The following two cases will describe examples of how the collaborative model can be used for Enterprise Systems distance education.


Design and Techniques of this Distance Education Course

This paragraph discusses how one particular subject in Enterprise Systems, Process Engineering, has been offered over a period of two years in different forms of distance education. The subject is embedded in a comprehensive Enterprise Systems-related curriculum at the Queensland University of Technology (QUT), Brisbane, Australia. Built on an introductory course, Issues in IT Management, which explains the basics of Enterprise Systems and SAP R/3 as an example, two main streams are offered. In a more technical stream, students have the opportunity to gain knowledge in the areas of administering Enterprise Systems and in SAP’s programming language ABAP. In a more business-oriented stream, process management represents, along with knowledge management, the main focus. The subject Process Engineering introduces the students to different approaches of process management like Business Process Reengineering or Process Innovation. Explanations are given as to how business processes can be modelled. Selected SAP processes are discussed and it is demonstrated how they can be configured and executed. This subject is a prerequisite for subjects covering extended Enterprise Systems concepts such as Customer Relationship Management and Workflow Management. In “Projects in Process Engineering” students are given the opportunity to apply their knowledge in a real-life context. Organized in groups, they analyze (with the support of SAP Australia and PricewaterhouseCoopers) selected business processes at a Queensland Government Agency (Rosemann et al., 2000). Figure 2 gives an overview of these process-related subjects within the Enterprise Systems curriculum at the Queensland University of Technology.

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Figure 2: Subjects related to Process Engineering in the Enterprise Systems curriculum at the Queensland University of Technology

The course rationale of Process Engineering is described in the study guide as follows:

“This unit presents strategic and tactical, business and IT management issues involved with a process-oriented perspective on enterprises and their IT-applications. Based on a discussion of different Process Engineering approaches like Business Process Reengineering or Process Innovation, a procedure model for Process Engineering will be introduced. This procedure model includes the identification of relevant processes, as-is and to-be process modelling, process implementation, process execution and process change management. This unit focuses on process modelling issues. The participants will understand and use the ARIS-Toolset 5.0, the market leading business process modelling tool (Scheer, 2000). Regarding the IT applications, this unit emphasizes the Enterprise Systems marketplace. It gives students exposure to SAP R/3 4.6, the leading Enterprise System, and helps to prepare students for a range of Enterprise Systems roles in industry. The SAP-modules MM, SD, FI and CO will be discussed from a process-oriented perspective using the SAP reference models and predefined processes. A main focus is the clear presentation of the interrelations between modelling, implementing, configuring and executing Enterprise Systems processes. Among others, the SAP implementation methodology, Accelerated SAP, and will be introduced.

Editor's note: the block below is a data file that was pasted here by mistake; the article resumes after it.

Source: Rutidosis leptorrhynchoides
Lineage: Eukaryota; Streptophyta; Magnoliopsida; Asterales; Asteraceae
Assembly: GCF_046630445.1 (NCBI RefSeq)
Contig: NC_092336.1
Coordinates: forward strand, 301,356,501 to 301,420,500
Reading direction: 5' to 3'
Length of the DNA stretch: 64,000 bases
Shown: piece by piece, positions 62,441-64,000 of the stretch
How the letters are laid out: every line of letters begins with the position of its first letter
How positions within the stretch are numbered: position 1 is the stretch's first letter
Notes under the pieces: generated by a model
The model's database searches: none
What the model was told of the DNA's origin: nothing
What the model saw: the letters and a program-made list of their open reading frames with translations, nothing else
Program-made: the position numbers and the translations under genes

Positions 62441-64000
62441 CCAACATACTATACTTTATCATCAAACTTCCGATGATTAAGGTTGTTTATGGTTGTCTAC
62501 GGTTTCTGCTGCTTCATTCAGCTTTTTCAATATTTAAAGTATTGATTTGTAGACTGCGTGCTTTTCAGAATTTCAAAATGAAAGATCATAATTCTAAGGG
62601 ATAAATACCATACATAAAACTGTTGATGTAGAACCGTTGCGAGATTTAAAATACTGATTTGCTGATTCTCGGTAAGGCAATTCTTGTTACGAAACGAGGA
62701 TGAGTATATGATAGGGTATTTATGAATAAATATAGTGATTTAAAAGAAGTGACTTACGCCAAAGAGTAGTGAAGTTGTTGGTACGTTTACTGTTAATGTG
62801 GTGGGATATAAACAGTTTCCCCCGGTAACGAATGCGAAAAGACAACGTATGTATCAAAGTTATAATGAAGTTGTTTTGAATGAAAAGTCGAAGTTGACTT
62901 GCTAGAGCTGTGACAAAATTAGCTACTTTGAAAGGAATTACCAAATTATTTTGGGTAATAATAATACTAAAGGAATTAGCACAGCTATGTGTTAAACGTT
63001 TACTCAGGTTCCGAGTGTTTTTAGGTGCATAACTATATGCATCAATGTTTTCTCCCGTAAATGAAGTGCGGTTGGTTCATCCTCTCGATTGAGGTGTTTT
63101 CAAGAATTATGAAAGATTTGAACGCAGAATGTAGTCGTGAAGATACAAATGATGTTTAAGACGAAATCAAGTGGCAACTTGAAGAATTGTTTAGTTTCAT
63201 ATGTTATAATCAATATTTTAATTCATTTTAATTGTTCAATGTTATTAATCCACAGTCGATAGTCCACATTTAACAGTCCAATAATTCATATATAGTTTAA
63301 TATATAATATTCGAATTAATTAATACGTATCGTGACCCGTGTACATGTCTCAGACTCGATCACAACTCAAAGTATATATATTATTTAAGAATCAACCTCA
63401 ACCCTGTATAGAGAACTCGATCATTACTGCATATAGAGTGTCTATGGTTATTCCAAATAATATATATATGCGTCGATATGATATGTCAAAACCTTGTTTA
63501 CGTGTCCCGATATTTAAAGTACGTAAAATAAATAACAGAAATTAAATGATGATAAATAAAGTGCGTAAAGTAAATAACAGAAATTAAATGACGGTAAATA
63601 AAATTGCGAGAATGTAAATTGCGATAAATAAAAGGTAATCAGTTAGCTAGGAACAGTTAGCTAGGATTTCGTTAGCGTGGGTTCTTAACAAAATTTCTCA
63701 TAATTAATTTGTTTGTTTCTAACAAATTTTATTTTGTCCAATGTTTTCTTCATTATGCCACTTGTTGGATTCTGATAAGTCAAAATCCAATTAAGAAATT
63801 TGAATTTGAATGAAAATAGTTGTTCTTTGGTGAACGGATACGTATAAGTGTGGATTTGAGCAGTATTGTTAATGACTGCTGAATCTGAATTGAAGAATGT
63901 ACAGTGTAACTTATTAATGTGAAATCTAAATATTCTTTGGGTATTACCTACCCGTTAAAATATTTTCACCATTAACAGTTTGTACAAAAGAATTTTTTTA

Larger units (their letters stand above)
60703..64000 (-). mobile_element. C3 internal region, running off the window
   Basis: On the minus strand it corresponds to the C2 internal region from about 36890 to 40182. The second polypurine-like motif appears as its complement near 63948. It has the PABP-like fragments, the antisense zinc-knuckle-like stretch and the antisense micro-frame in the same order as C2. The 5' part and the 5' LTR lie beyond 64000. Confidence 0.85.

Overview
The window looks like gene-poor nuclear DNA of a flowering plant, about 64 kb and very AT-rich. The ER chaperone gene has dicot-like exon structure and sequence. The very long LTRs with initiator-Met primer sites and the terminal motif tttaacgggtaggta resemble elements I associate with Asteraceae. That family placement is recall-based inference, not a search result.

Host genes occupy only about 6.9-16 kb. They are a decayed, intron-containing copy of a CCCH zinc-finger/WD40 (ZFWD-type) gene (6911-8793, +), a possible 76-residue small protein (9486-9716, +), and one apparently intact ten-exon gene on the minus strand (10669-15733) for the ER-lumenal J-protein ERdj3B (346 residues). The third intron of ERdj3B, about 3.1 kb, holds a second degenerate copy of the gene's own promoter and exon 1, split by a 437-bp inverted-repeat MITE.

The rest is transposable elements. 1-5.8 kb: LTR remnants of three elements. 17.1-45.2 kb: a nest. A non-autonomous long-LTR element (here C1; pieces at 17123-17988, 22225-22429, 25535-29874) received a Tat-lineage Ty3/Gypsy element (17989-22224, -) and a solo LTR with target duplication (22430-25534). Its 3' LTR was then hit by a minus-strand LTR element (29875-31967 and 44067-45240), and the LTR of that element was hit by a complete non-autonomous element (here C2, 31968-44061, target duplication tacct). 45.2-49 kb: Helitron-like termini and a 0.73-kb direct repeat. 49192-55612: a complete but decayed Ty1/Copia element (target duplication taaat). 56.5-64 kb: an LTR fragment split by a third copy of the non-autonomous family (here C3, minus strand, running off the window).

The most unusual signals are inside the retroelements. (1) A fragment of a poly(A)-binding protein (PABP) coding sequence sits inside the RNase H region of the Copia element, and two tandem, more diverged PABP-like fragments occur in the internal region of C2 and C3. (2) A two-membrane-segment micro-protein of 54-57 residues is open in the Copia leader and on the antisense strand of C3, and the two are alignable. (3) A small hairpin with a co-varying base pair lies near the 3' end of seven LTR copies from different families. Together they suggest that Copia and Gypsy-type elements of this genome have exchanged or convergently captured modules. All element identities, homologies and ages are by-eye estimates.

• This subject has the following theoretical objectives:

  • Provide students with an awareness of the issues concerning the management of business processes.

  • Develop in students the capability to identify, model, reorganize, introduce, and manage continuously processes in a business organization.

  • Describe the characteristics of Enterprise Systems.

  • Explain how the reference data and process models of Enterprise

Systems are structured.

  • Explain the relationships between the modelling, the customization, the execution, and the redesign of Enterprise Systems-based business processes.

  • Develop in students the capability to understand and customize the processes of Enterprise Systems according to given requirements in a business organization.

Students have to work on three assignments. In these assignments they explore the Enterprise System SAP R/3. Students don’t get step-by-step instructions on how to use the system, but only a general introduction into the system navigation. They have to explore the system on their own and follow predefined processes. In their assignments, they discuss how to model, execute and configure these processes. This learning style puts the students into an active role and helps to build general skills in understanding the system design. This approach is based on the selected learning model. It is of importance for any off-campus offering as it reduces the necessary conversation between lecturer and students.

Every student gets the required software, the user interface, in order to access the SAP software from home.

Coordinated On-Campus and Off-Campus Offer

Process Engineering is offered as a traditional on-campus unit as well as an off-campus unit. The content and the assignments of these two are nearly identical. The only difference is that off-campus students have a choice between a final exam and another assignment, whereas on-campus students must take the exam. This assignment usually applies the theoretical knowledge about process modelling and process improvement to a workplace. During semesters in which Process Engineering is offered on-campus and off-campus, local off-campus students have the opportunity to select one form of delivery. Most of these students prefer, if possible, attending the lectures.